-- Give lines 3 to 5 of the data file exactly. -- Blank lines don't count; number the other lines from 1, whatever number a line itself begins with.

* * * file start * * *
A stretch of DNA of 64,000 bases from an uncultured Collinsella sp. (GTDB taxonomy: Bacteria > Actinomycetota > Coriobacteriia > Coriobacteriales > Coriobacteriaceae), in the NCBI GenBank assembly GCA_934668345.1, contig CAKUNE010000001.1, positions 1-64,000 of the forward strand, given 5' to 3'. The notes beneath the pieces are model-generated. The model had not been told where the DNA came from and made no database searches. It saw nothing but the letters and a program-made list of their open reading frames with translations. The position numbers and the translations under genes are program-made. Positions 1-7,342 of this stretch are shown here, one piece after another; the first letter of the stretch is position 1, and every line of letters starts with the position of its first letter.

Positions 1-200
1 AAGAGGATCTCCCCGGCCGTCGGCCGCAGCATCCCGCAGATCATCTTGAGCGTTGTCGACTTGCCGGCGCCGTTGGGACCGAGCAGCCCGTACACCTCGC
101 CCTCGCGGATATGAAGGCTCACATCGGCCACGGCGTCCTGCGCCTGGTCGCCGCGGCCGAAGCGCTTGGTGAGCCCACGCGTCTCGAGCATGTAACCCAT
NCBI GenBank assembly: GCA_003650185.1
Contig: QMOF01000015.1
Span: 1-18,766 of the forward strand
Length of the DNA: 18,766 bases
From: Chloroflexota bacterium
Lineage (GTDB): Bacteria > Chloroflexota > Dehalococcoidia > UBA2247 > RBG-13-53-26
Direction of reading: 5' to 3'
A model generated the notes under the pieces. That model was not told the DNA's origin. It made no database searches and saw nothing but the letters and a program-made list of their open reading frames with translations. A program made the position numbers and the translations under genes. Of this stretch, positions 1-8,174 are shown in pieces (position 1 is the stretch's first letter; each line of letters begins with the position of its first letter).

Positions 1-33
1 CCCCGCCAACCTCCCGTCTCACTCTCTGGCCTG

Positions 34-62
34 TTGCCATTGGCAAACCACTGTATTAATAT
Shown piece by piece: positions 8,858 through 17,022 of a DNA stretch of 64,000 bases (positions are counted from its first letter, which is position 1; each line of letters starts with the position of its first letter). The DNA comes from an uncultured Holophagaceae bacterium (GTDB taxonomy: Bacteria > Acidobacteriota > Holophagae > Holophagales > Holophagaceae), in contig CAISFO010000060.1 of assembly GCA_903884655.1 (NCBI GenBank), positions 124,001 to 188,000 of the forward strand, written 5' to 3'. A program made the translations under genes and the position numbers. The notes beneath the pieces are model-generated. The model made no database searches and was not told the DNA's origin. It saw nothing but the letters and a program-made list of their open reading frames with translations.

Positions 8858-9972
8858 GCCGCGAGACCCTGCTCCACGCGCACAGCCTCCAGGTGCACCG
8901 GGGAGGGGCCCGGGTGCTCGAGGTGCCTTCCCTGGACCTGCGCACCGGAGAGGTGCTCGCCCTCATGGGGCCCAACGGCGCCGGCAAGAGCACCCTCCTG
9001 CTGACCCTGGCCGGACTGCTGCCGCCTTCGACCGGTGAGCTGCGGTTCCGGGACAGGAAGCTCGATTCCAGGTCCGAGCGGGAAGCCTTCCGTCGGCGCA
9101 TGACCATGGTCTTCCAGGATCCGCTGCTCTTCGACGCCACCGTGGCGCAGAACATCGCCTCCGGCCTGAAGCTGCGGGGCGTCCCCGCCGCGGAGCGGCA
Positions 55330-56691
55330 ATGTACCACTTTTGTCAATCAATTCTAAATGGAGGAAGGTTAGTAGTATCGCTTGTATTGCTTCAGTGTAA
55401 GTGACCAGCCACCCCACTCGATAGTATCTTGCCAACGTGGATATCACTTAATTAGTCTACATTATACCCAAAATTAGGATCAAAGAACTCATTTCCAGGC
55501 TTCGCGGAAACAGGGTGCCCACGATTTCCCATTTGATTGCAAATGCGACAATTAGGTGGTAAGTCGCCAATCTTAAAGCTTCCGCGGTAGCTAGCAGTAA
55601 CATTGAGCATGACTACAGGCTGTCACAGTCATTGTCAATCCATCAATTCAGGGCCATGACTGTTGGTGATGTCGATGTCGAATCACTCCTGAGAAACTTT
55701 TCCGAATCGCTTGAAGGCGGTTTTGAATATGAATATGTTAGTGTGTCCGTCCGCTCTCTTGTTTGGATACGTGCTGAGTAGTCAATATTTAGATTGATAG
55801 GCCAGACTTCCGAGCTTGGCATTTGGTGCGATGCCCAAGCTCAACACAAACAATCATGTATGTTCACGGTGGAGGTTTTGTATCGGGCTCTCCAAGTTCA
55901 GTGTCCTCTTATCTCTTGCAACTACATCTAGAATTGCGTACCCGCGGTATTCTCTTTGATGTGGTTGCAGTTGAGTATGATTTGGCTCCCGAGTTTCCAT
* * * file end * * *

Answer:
1 AAGAGGATCTCCCCGGCCGTCGGCCGCAGCATCCCGCAGATCATCTTGAGCGTTGTCGACTTGCCGGCGCCGTTGGGACCGAGCAGCCCGTACACCTCGC
101 CCTCGCGGATATGAAGGCTCACATCGGCCACGGCGTCCTGCGCCTGGTCGCCGCGGCCGAAGCGCTTGGTGAGCCCACGCGTCTCGAGCATGTAACCCAT
NCBI GenBank assembly: GCA_003650185.1